Fed up, Selina put her hands on her hips. “There are no words, so reaction is everything in pictures.”
“Selina,” Lavinia shook her head in despair, “you don’t understand... How can you have drama—true drama—without the spoken word? Now, darling, you should have told me you were going there so—”
“So you could’ve stopped me?” Selina interrupted. “Mr. Barrymore was about to tell you, but I knew you’d hate the idea and wouldn’t let me go. So I convinced him not to say anything.”
Disgusted, Lavinia clicked her tongue. “I have no idea why Lionel works on those awful flickers in the first place! It’s a tawdry trade. Poverty and a lack of success are what drive actors to become a part of that shabby theatrical underworld.
“I fail to see why a legitimate actor from such a distinguished and prestigious acting family would dare defile himself that way. Flickers are a disgrace to our profession and an indignity to our art! I would never stoop to perform in them, and I’ll have no daughter of mine engage in such refuse!”
Selina dropped her gaze to the floor for a moment. “But, Mother, may I please just try. Mr. Griffith liked me! He said I’d be just right for a heroine in a story he’s written. He’ll start shooting it in the next couple of weeks, so he needs an answer from me by the end of tomorrow.”
“Selina, you want to do something that only actresses who’ve befallen hardship or terrible misfortune would ever consider doing,” Lavinia said, concerned, “and then, only out of necessity.”
“Mother, because of the publicity I’ll generate as the daughter of the famous Lavinia Standish, Mr. Griffith said he’d pay me $275.00 a week. I’ll have a starring role. So please, Mother, just let me try. I only want to make one picture.”
“Darling—you’d practically be—prostituting yourself.”
“Please,” Selina begged. “And didn’t you tell me that you argued with your parents about becoming an actress? I only want to try the flickers. I’m not like you. You were driven to act. I don’t really know what I’m supposed to do with my life. But I would like to go to college—and not just to find a husband. Grandmother says that an education—”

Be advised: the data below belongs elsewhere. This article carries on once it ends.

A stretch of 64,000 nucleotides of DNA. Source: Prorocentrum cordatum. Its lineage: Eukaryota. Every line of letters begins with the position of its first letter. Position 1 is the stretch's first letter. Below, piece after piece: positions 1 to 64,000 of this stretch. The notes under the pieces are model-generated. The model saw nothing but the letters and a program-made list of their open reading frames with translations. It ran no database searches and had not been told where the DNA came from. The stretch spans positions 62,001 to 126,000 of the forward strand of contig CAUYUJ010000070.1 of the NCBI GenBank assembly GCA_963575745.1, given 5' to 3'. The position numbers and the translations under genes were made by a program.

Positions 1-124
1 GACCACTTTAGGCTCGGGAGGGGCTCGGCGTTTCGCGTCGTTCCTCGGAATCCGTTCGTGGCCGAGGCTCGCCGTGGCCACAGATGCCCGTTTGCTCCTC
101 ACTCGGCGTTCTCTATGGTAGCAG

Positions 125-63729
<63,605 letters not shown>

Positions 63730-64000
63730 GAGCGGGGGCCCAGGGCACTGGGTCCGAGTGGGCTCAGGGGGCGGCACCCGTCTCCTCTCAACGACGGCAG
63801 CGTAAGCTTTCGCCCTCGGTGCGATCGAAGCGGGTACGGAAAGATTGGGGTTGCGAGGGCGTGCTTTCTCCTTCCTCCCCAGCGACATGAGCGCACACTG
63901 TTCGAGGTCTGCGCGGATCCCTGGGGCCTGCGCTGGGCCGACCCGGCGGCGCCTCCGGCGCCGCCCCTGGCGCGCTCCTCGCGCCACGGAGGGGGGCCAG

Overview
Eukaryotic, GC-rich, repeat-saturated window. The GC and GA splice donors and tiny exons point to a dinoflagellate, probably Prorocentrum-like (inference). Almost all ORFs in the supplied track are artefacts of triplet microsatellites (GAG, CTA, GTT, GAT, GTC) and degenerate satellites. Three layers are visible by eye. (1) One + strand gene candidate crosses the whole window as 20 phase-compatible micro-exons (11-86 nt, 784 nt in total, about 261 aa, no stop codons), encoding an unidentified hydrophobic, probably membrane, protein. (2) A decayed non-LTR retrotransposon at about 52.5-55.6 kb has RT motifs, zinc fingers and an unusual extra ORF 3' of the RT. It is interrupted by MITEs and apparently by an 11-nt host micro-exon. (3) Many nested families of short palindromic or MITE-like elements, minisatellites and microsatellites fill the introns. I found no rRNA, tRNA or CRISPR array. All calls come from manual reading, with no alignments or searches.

“Forget about what your grandmother says! I know what’s best for you. You’re naïve, and not the least bit resourceful. You don’t need a college education. With your looks, darling, you needn't worry about a thing. Beauty gets a woman much farther than brains any day, and one day—you’ll marry a nice young man—who happens to be wealthy.”
Selina had heard all of this many times before. “Well, before I ‘marry a nice young man who happens to be wealthy,’ can I at least try one picture? Please?”
Lavinia didn’t say anything for several moments. “Will Lionel be in the cast?”
“Yes. He’ll play a priest.”
Sighing, Lavinia threw up her hands dramatically. “Fine.”
“Oh, Mother,” Selina embraced her around the neck, “thank you, thank you, thank you!”
Lavinia pulled from her daughter’s arms, then firmly held her shoulders. “But you’re only doing this once!”
“All right, let’s get started!”
Selina nearly jumped at the sound of director D.W. Griffith’s booming voice. It reverberated across the set, which was actually the parlor of the Biograph Studio brownstone on East 14th Street. The spacious room was hot and stuffy, smelling of sweat and cigarette smoke. An oversized electrical fan stood propped in a corner whirring and wobbling, attempting to cool things off.
The parlor was filled with velvet furniture, and its walls decorated by paintings and mirrors. Yet, it was also populated by actors and a movie camera and crew. And mounted from the ceiling were strange looking tubular lamps that held very long brightly shining bulbs.